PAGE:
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Discussion Starter · #1 ·
Drill size to drill out Keihin jets to #70 and #72

What is the drill sizes to open up a Keihin jet to Keihin sizes #70 and #72?

Thanks
 

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From what I understand. 70 = .70 and 72 = .72
 

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Sensei
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Well, you will want number drills, but METRIC ones..... a 70 jet is .70mm....You could convert to english measurements and use the appropriate number drill.... Somehow, I'm not believing a #70 drill is exactly 70 anything....(.70mm or .70") :eek: .....
 

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66Sprint said:
Well, you will want number drills, but METRIC ones..... a 70 jet is .70mm....You could convert to english measurements and use the appropriate number drill.... Somehow, I'm not believing a #70 drill is exactly 70 anything....(.70mm or .70") :eek: .....
Number sizes came from the old wire size, when making wire they would force the hot wire through a die, and yes, the first die size was (in the US) #0000 (not quite 1/2inch) so to get finer wire they needed to use ever decreasing sizes all the way down to #80 die. As the technology advanced they were able to use larger die's as a starting point, so the letter sizes came about starting from A, and working up to Z the largest. 0, 00, 000, 0000, A, B, C, D etc

Now to completely screw things up, there is at least 4 different wire gauges based on different principles and maths and of course the French have their own. But for you 'Mericans the one above is yours ;)

I have worked on Aircraft all around the globe and once work in a hanger restoring vintage military aircraft, that had a Mitsubishi (JIS metric) Cessna (US Imperial) Spitfire (Imperial, Whitworth) and Dassault Mirage (french, Metric) which gave us a HUGE selection of tool and problems!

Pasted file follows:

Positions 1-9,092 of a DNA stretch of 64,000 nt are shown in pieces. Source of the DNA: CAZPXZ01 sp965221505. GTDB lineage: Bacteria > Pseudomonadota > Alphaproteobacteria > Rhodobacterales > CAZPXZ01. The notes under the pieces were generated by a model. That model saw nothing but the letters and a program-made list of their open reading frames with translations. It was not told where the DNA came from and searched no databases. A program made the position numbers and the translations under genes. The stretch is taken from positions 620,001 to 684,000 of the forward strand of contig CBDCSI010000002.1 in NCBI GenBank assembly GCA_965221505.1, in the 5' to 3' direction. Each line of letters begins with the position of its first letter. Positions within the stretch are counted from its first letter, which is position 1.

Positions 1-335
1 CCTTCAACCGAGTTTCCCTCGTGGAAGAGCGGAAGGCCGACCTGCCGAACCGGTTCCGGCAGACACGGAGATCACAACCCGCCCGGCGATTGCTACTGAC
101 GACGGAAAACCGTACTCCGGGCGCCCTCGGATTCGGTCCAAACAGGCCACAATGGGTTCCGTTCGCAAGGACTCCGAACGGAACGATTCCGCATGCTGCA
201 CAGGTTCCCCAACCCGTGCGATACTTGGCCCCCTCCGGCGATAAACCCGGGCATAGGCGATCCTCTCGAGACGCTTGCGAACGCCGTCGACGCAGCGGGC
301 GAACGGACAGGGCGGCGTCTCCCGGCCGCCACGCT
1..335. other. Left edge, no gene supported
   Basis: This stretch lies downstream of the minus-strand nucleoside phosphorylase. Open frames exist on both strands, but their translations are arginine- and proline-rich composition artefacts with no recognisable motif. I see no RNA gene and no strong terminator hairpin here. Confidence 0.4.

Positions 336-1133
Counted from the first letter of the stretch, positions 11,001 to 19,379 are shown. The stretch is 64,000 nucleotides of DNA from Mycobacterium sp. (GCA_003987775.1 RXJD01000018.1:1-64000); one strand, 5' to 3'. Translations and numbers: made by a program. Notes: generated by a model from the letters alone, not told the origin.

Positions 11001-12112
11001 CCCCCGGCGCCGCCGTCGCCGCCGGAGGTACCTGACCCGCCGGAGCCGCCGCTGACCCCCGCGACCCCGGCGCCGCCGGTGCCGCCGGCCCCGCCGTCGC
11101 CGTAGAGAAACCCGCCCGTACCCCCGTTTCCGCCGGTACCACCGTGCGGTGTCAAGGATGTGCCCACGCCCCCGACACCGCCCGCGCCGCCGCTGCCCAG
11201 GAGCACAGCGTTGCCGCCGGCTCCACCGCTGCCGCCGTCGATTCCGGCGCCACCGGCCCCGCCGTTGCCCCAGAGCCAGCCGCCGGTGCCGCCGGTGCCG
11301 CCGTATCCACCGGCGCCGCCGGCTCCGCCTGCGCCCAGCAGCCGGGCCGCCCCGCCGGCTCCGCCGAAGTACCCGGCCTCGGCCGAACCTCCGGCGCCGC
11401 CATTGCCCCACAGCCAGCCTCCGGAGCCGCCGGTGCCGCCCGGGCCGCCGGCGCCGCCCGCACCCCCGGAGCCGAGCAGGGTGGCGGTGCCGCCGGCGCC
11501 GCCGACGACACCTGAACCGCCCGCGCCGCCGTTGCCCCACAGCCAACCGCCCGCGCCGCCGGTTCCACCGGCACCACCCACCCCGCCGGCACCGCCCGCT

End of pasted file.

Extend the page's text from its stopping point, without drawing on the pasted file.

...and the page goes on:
The British wire gauge (or SWG) is still used by some manufactures to give the thickness of sheet and of all things guitar strings.

Along came the Imperial and Metric systems and the number size system died out, well sort of.

Back to the topic
... strangely :? #70 is 0.0280 of an inch or if my maths are right 0.07112mm, but sadly still not the right size.

Japanese bikes, think metric for everything :D Don't get me started on JIS v DIN v ISO :x OR bolts :cry:
 

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So yes a #70 drill would be a 71 Jet
 

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Discussion Starter · #7 ·
:shock: :? :) :roll: :| :oops: :cry:

I'm so confusid!!!!
How do you know that the drill bit you buy matches the #70 is a #71 orifice?

If I use my simi trustworthy vernier gauge, on the drill bit I need to drill out a #70 or #72 hole,
what would the mm reading be???
 

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Greenbush said:
:shock: :? :) :roll: :| :oops: :cry:

I'm so confusid!!!!
How do you know that the drill bit you buy matches the #70 is a #71 orifice?